Heidi Duncan of Duncan Insurance, Olympia

It could be that some superheroes come into being from a toxic spider bite, but other superheroes are just born into their roles as descendants of “do-gooders” before them. That’s the case with Heidi Duncan of Duncan and Associates Insurance Brokers, based
in Olympia.

From the time she was young, little Heidi dreamed of following in her father’s footsteps and becoming an insurance agent. When other kids set their sights on becoming a doctor, professional ice skater or architect, Heidi was interested only in insurance.

Her father, Russ Duncan, founded Duncan Insurance 50 years ago. When Heidi was 3 1/2 years old, she started going to work with her dad to give her mom a break with her newborn brother. Her first job was to pick staples out of the carpet, but that soon progressed to more complex tasks. By kindergarten she was using the office typewriter like a pro.

Heidi knows exactly when she knew that she wanted to be an insurance agent. When she was 4 or 5, the phone rang at home in the middle of the night, awakening everyone in the Duncan household. It was a client. His house had just burned down and he was calling his insurance agent for help. Heidi’s father leapt to action. He let his client know that he was completely taken care of and that he would be there for him every step of the way.

The superhero was revealed. Russ Duncan demonstrated to his daughter how important it is to take care of people in stressful times. It should be no surprise that when Heidi turned 18, she was one of the youngest people in Washington state ever to take and pass the insurance agent licensing exam.

Since then, she has been working diligently to help her clients. “Listening to the needs of my clients and helping them understand all the options available to them is the center of all our work,” notes Heidi. “Our agency may be small, but we have a huge range of expertise and since we operate like a family, we work to provide seamless wraparound insurance coverage.”

Being available to clients for emergencies continues to be a cornerstone of Duncan and Associates Insurance Brokers. “We are like financial first responders,” says Heidi Duncan. “We provide calm and comforting expertise for people who are dealing with major issues. We want to be superheroes.”

HILLARY RYAN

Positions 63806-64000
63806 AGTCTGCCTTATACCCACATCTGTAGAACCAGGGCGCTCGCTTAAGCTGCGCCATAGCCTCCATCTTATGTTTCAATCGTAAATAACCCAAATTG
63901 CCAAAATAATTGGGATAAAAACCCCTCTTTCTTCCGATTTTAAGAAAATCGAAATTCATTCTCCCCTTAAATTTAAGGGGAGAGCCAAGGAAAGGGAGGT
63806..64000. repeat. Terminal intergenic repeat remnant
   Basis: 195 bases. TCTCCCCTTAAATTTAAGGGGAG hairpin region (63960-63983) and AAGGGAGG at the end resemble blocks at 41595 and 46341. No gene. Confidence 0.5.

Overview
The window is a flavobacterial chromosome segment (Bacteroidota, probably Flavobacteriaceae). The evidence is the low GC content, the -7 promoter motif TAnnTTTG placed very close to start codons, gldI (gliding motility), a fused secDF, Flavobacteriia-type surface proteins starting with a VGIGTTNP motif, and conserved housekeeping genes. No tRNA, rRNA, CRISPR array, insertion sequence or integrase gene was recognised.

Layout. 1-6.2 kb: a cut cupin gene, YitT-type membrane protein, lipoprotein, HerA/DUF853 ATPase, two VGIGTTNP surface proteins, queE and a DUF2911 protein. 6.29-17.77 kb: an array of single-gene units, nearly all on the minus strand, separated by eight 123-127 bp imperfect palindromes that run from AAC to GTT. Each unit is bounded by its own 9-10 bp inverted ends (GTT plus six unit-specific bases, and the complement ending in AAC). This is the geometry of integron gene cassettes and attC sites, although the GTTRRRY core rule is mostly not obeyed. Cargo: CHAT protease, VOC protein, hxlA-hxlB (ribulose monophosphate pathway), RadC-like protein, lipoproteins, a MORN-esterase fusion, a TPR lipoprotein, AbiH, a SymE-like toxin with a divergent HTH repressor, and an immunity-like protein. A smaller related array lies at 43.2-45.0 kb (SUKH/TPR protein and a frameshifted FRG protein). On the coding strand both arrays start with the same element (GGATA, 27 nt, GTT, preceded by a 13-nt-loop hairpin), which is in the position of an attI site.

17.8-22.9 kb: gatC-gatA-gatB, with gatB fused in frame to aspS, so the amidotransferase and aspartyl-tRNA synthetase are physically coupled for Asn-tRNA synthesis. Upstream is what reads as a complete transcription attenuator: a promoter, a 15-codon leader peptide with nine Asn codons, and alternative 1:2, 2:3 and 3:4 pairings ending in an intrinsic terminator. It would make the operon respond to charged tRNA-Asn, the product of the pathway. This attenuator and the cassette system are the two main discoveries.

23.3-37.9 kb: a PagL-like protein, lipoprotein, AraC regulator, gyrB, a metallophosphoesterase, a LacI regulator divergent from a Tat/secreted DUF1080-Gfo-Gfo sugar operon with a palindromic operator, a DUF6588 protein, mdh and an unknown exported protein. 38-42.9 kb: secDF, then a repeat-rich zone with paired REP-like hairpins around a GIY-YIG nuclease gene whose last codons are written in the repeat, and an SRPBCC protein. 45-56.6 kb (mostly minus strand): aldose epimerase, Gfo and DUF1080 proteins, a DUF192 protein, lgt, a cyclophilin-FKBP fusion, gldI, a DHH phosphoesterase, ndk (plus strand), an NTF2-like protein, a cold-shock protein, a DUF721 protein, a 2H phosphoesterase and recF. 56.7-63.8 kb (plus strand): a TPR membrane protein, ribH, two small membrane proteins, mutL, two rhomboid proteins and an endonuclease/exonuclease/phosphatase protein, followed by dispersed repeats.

Duncan and Associates Insurance
800.228.8291
duncanins.com

Choosing The Right Private School

Puget Sound parents have so many private schools to choose from that it can be tough to decide on just one. Luckily, parents can turn to The Good School: How Smart Parents Get Their Kids the Education They Deserve for guidance. The book’s author is Peg Tyre, a former Newsweek education reporter and also the author of The Trouble with Boys. Tyre spoke to ShowCase about points to consider when evaluating a school.

In preschool, the relationship between teacher and student is key. This connection is more important than any curriculum, Tyre says. Look for a preschool teacher who is very engaged. Have a conversation with a prospective teacher about their current classroom. They should be able to speak about individual students’ strengths and weaknesses and be well-informed about their background, interests, and emotional and academic achievements.

The early years: words, words, words Children should be surrounded with words, especially in the early years, Tyre says. Look for books in the classroom and be sure the class makes regular visits to the library. In the preschool and kindergarten years, be sure the teacher is providing the building blocks for learning to read.

Math cannot be an afterthought. From the first days of school, kids should be exposed to math concepts. Tyre says there is no need to wait until children are older and able to think and speak in more abstract ways. She says that math ability has been measured days after birth and seems to be innate in all of us. In the U.S., parents, kids and even teachers may describe a person as “bad at math.” In other countries where kids perform better in math, however, if a student is not performing well in math, parents, kids and teachers say the student needs to work harder. “Math is not a talent,” says Tyre. “It’s a muscle you develop.”

Don’t focus too much on standardized test scores. Sometimes good test scores can indicate that a school is doing well at educating students, says Tyre, but other times it can indicate that the school is teaching to the test. Standardized tests measure only about one-third of the curriculum that should be taught, so if the school is teaching only the test material, your child is missing out on a lot.

There is no excuse for a school day with no recess. Apart from the obvious physical benefits of exercise, says Tyre, studies have shown that recess also increases cognitive functioning. Kids need a break of at least 20 minutes a day. The same is true for middle-school and high-school students.

Teachers matter, even more than you think. Although not even a “super teacher” can erase the effects of poverty on students, says Tyre, excellent teachers teach more and can accelerate students’ rate of learning. And good schools champion great teachers. Look for schools that provide teachers with mentors, instruction and discussion of best practices.

JORDAN MARIE MCCAW